Residents in Sooke are concerned about the imminent tax hikes to pay for the new sewer system.

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Candidates feel sewer is an issue

By Robin Wark for the Sooke News Mirror Wednesday October 30, 2002

EPCOR Water Services Inc. does not appear to be too worried that the Nov. 16 municipal election will scuttle their proposal to design, build and maintain a community sewer system for Sooke for about 20 years.

"EPCOR is approaching this project with the understanding that it will be developed with the needs and resources of the community at the forefront," wrote Karim Kassam, EPCOR’s general manger, in an e-mail response to questions asked by the Sooke News Mirror. "With that, it’s vital that we work closely with the district’s elected and administrative officials, and communicate extensively with residents. Regarding the election - it goes without saying that we’ll leave it up to the residents of Sooke to decide who represents them.

"We are still in the early phases of this project and it will only go forward if the community decides it meets their long term needs."

All seven of the current Sooke council members are seeking re-election and have stated they still feel it is very important for sewers to come to the community. The current members of council are Mayor Ed Macgregor and councillors Lorna Barry, Ron Dumont, Janet Evans, Marcus Farmer, John Farmer and Jeff Stewart.

The first seven members of Sooke’s governing body feel sewers are needed for economic development and to protect the Sooke Harbour and Basin.

"You could do so much in the downtown core if there were sewers in place," Barry said.

Council candidate Rick Armour, a member of the Sooke Harbour Chamber of Commerce, agrees. He feels sewers are needed for economic development and to allow for the beautification of the community.

Council candidate Mel Dobres is also supportive of bringing a sewer system to Sooke. The local Liberal riding association president said he has already been working on using his Ottawa connections to help the municipality land a B.C.-Canada Infrastructure grant (for about $17.5 million) to bring sewers to town.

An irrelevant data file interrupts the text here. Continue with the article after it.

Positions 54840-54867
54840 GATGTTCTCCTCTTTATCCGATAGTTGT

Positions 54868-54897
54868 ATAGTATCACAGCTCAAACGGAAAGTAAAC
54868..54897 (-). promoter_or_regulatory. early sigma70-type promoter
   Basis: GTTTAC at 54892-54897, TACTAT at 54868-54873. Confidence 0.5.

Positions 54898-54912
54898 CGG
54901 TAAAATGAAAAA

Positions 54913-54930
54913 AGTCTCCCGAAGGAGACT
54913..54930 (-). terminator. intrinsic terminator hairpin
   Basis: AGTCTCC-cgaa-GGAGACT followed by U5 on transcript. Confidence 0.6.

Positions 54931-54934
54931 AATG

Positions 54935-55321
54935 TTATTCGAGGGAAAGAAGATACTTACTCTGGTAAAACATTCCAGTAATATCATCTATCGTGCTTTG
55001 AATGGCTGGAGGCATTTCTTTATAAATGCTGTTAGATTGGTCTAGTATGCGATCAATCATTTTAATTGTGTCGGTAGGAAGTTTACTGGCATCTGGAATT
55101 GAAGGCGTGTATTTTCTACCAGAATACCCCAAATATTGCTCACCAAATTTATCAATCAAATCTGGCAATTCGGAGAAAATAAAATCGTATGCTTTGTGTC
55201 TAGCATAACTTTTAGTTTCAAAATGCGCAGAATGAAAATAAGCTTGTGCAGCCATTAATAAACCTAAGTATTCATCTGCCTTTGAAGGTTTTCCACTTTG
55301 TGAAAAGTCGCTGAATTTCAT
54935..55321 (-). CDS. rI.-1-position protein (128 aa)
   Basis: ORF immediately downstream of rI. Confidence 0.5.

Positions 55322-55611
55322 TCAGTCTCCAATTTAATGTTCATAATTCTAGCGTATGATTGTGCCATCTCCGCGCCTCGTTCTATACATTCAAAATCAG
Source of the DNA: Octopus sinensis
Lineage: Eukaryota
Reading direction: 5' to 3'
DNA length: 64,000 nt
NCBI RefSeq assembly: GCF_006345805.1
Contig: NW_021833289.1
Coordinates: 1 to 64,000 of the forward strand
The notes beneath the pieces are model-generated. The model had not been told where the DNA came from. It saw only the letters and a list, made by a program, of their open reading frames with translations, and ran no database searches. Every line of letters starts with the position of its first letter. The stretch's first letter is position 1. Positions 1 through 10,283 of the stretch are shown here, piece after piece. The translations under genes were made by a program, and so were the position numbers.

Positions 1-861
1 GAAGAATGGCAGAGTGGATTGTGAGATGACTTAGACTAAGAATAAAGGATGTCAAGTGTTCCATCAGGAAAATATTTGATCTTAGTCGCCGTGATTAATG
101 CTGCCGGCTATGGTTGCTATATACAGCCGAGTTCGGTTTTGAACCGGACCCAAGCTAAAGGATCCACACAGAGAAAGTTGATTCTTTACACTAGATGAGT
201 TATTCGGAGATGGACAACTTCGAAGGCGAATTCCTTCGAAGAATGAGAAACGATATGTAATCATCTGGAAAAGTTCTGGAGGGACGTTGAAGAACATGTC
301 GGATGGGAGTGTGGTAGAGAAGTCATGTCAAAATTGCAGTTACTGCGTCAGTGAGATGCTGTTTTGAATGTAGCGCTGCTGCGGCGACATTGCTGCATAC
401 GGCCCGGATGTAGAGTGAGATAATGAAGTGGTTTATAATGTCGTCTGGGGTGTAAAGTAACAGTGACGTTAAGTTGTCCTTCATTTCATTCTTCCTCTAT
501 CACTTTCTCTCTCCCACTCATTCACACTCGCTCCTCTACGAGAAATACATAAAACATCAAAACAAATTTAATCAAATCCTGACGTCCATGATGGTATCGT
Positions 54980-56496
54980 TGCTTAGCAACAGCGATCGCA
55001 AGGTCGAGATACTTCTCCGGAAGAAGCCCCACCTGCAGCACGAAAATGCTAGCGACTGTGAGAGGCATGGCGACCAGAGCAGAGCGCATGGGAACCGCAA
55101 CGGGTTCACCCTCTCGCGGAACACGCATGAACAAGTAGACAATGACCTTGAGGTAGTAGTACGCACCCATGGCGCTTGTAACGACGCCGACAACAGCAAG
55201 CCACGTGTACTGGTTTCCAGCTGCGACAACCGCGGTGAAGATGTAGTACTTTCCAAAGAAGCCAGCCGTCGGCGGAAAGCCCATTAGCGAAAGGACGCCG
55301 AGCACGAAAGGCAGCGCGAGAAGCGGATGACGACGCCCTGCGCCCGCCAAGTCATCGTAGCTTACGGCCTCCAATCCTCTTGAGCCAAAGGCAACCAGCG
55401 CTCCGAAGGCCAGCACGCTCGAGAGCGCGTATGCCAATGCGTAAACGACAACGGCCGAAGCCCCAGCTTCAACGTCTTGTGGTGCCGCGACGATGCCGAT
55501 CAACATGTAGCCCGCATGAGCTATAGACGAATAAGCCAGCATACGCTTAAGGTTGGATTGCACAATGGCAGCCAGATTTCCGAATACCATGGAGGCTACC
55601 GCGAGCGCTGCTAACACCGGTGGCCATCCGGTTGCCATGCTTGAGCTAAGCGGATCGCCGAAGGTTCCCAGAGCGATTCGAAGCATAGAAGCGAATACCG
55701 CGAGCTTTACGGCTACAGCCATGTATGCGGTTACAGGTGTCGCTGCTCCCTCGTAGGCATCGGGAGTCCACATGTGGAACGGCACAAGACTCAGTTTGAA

However, the other candidates challenging for positions on the governing body are not all on the sewer’s bandwagon.

"There are just a whole host of things that cause me to be concerned," said council candidate Tom Morino.

Among the red flags for Morino are the cost of the system and what he feels is not enough public discussion on the issue.

"I want to be satisfied in my own mind that there has been a thorough discussion of all the issues," he said.

Mayoral candidate Jerry Wolf as well as council candidates George OBriain and Norm Upton all share the same concerns.

OBriain said one woman told him she’d have to remortgage her house to pay for the system, while Upton said the cost of $600 a year could mean a tax increase of 50 to 60 per cent for some people in the specified area. Wolf agrees.

"There are a lot of people living here who are retired or living on fixed incomes. ... This is going to be an extra kick in the teeth for them," he said.

Upton feels other things are needed before sewers, such as alternate traffic routes to help with the congestion in the downtown core, which he feels sewers will only increase.

"I think we are in big trouble if we build these sewers now," Upton said.

But members of the current council argue waiting only means you will pay more in the future.

Morino and OBriain have both said they oppose the way council plans to gauge consent with those opposing it writing in their comments. Both support a referendum.



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